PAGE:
- Achron features a time specific version of this called "chronofragging". When a unit travels through time, if the location at the arrival time is occupied, the unit will chronofrag whatever unit it runs into, dealing significant damage to both units. This can most easily happen if you set a unit near a chronoporter. If the unit is standing idly for a while and gets sent back in time, it will still be standing in that spot in the past (since it hasn't moved) and will frag itself. Traditional Telefragging, however, is prevented. They just teleport slightly to the side.
- In Star Control and Star Control 2, the special power of the Arilou spaceship is random teleport through the battlefield (a Colombus-effect bubble of space around planet). There is a small non-cumulative chance every time you teleport to end up inside the planet. This doesn't end well for you.
- In Mighty Flip Champs!, teleporting into a wall would kill you.
- In its Spiritual Successor Mighty Switch Force!, you can (and are occasionally required to) telefrag enemies by switching while an enemy is standing in front of a background block. You can quite easily do the same thing to yourself if you aren't paying attention or your timing is off, and in fact this becomes one of the biggest hazards in some later stages.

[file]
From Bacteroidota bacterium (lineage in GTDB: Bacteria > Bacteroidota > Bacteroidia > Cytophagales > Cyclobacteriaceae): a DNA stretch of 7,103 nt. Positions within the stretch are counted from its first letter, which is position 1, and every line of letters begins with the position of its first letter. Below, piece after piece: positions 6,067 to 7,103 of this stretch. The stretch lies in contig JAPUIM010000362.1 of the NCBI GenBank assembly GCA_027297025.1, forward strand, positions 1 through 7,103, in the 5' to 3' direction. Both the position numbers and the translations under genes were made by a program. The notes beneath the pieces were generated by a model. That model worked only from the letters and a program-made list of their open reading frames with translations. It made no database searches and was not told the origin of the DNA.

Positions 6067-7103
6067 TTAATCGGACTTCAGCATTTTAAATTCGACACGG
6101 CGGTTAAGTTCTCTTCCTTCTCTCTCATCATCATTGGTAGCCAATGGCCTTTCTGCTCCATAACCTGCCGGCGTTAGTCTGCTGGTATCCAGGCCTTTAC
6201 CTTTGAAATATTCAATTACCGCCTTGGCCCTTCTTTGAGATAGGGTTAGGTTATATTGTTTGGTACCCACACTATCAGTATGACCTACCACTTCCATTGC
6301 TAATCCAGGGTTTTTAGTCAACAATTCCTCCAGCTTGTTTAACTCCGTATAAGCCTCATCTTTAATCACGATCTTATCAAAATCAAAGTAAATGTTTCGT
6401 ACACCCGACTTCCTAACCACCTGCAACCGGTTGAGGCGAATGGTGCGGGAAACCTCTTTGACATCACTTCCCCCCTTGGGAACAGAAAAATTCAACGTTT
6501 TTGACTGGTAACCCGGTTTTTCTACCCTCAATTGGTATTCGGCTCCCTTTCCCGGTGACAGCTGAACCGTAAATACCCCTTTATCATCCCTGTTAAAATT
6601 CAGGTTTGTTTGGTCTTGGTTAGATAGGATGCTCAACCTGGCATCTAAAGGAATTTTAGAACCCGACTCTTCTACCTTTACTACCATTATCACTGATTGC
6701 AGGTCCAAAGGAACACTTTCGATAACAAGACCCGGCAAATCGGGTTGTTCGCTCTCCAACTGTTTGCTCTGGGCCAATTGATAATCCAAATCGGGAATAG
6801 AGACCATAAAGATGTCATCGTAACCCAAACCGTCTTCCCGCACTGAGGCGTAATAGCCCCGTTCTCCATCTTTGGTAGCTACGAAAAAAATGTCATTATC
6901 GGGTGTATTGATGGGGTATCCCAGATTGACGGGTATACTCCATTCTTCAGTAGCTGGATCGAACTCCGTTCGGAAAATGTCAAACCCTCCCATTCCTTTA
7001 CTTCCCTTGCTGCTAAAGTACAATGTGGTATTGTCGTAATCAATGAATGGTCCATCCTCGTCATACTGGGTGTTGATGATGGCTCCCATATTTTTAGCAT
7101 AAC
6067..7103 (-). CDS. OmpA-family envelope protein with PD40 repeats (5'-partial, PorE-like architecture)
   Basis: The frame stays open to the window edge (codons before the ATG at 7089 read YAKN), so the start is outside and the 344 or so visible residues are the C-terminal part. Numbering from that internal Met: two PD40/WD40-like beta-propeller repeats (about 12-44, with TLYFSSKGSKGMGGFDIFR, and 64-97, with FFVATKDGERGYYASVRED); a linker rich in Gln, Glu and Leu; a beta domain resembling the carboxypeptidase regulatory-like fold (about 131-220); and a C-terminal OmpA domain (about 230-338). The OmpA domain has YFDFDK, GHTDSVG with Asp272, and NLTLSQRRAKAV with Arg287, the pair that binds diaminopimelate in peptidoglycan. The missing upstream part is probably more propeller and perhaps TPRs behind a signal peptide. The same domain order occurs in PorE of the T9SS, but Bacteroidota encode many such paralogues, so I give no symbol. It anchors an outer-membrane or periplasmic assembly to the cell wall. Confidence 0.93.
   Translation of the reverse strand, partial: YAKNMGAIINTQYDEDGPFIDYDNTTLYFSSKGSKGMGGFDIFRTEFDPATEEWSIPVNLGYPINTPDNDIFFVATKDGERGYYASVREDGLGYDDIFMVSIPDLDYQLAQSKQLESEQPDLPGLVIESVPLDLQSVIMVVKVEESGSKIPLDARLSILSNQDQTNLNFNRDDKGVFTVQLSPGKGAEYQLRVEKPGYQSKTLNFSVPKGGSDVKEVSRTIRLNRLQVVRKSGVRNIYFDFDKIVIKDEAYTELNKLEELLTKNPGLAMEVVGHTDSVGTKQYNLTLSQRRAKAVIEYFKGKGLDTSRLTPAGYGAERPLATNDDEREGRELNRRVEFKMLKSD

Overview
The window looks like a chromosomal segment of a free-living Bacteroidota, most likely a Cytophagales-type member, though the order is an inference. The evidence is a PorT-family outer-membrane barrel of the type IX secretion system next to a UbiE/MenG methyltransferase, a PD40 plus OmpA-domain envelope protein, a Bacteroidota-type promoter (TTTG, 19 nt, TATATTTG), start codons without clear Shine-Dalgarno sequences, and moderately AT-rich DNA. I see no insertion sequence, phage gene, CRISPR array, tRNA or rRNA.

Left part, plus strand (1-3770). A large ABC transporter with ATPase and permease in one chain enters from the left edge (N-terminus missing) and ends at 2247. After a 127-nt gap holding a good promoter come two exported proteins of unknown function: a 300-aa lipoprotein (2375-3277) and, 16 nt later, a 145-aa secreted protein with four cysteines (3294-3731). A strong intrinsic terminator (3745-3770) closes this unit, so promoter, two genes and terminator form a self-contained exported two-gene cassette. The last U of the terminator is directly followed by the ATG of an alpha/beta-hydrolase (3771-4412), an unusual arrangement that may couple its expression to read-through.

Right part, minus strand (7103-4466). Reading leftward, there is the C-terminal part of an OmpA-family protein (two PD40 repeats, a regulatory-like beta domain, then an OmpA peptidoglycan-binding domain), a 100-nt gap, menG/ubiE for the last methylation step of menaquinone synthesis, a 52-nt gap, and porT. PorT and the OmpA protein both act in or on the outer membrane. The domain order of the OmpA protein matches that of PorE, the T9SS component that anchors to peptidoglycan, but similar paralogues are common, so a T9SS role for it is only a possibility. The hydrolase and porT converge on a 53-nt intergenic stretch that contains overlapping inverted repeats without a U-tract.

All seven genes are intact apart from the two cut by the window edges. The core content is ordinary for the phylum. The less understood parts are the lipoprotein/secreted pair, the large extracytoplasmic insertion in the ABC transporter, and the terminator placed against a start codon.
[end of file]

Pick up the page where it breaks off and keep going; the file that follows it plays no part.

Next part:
- Before Legend Entertainment got awarded with the job of making Unreal II: The Awakening, they made a FPS based on The Wheel of Time universe with a magic system that used Ter'Angreal as the weapons.
- One of the Ter'Angreal available in multiplayer was "Swap Places", which experienced players could use to set up a Tele-Frag on their opponents. For example, sic Swap Places on your opponent, don a Fire Shield and jump into the lava. Or use it to drop the player into the ring of Explosive Wards you set up beforehand; if they're running, momentum should do the rest. Or fire it at the guy who trapped you in ice with Freeze.
- There's also Shift, which shifts you ahead about 5 feet and breaks the lock of any tracking weapons on you. It's good for escapes, but it's possible to telefrag yourself into, say, an incoming fireball.